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Reinstating Compulsory Conscription

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Reinstating Compulsory Conscription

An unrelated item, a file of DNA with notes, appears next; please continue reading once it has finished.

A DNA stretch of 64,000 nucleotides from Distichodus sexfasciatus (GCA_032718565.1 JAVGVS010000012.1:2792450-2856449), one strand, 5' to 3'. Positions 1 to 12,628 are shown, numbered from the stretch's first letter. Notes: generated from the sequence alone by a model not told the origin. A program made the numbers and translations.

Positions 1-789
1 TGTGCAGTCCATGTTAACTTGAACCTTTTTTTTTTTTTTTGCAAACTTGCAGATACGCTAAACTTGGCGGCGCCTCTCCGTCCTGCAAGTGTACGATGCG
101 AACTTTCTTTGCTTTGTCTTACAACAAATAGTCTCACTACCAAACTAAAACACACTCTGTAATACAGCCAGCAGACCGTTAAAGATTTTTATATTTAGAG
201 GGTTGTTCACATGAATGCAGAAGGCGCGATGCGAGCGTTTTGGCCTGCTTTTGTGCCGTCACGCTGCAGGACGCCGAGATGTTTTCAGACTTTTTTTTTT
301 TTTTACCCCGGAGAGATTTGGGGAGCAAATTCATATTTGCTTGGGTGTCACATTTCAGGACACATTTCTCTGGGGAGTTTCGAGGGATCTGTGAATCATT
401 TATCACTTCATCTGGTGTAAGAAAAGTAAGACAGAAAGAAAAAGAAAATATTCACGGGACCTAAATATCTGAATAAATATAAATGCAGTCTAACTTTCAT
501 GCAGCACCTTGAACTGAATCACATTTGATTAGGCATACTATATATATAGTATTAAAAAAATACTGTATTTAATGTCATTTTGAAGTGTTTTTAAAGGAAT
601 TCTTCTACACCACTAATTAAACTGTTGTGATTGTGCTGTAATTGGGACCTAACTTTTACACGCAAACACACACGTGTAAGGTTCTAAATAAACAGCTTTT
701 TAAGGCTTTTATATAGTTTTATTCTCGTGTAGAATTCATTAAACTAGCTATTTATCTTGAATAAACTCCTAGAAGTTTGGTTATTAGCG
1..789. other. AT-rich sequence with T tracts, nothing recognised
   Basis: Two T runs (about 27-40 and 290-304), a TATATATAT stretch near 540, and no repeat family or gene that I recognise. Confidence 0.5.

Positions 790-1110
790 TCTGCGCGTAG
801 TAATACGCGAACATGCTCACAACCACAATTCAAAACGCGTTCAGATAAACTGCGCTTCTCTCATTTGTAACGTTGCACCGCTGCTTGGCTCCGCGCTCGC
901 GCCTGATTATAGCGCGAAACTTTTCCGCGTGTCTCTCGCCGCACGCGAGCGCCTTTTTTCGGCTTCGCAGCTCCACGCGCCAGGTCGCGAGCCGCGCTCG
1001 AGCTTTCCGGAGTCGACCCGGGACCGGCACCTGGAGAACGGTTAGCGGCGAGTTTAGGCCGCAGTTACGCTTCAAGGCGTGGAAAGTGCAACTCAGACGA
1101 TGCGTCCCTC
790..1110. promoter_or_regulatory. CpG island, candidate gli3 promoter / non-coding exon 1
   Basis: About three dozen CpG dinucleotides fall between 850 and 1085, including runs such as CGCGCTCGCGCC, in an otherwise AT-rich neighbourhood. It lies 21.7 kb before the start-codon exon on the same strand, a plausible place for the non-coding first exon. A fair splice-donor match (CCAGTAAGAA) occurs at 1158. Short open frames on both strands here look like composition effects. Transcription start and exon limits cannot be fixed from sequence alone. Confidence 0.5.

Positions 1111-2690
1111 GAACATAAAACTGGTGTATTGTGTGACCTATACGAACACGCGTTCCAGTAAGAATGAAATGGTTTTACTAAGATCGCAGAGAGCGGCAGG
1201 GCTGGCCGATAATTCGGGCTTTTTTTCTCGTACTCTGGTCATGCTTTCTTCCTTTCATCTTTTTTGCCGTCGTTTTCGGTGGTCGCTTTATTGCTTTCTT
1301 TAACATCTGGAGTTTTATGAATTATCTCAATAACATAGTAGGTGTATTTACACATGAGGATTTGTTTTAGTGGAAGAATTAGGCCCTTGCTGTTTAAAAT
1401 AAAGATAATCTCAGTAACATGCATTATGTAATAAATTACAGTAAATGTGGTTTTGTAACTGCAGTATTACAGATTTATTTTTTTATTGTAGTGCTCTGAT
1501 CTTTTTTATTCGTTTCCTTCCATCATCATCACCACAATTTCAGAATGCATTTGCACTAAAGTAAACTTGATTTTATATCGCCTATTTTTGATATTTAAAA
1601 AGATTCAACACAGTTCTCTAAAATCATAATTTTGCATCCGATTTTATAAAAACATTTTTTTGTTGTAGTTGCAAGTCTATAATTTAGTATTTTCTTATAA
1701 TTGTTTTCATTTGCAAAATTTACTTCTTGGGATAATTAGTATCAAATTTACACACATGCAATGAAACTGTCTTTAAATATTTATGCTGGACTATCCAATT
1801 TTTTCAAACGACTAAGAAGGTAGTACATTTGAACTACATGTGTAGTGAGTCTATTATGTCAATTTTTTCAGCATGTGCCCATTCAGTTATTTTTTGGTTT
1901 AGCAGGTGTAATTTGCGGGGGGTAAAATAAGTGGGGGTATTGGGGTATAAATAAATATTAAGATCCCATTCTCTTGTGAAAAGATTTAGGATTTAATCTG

World War II marked the last war that received full American support. The draft, known today as compulsory conscription, was an integral part of that war. Seventy percent of American men aged 18 to 35 served. The common experience shared amongst these men created lifetime friendships for an entire generation. No other conflict since then has come close to producing such national unification and pride of citizenry. So states Charles Moskos, late professor of sociology for Northwestern University, recipient of the Distinguished Service Award for the U.S. Army, and a draftee for the U.S. Army Combat Engineers (Moskos). Currently, however, according to the U.S. Department of Veterans Affairs, the official estimate of the American veteran population is approximately 24,816,000 (“Veteran”). Total U.S. population exceeds 301 million people (“The New Boomers”). In other words, the ratio of veterans to the total U.S. population is less than 10%. Comparison of these figures reflects that American enlistment ratios in the U.S. Armed forces have decreased dramatically since World War II. The U.S. is a dominant military force in the world today; however, it also has allies that it must help protect and defend in the name of democracy. As a result of the above, American forces are involved in multi-theater (or diverse worldwide) roles, both simultaneously and continuously, thus spreading out our troops over diverse areas. Additionally, the extended war on terrorism continues to deplete American military forces, and international news reflects American discord and varying degrees of enthusiasm in continued war efforts. Consequently, since only one in ten Americans has served in the armed forces, American understanding of military requirements is diminishing, right along with the unity that comes with such knowledge. Thus, the realization that…...

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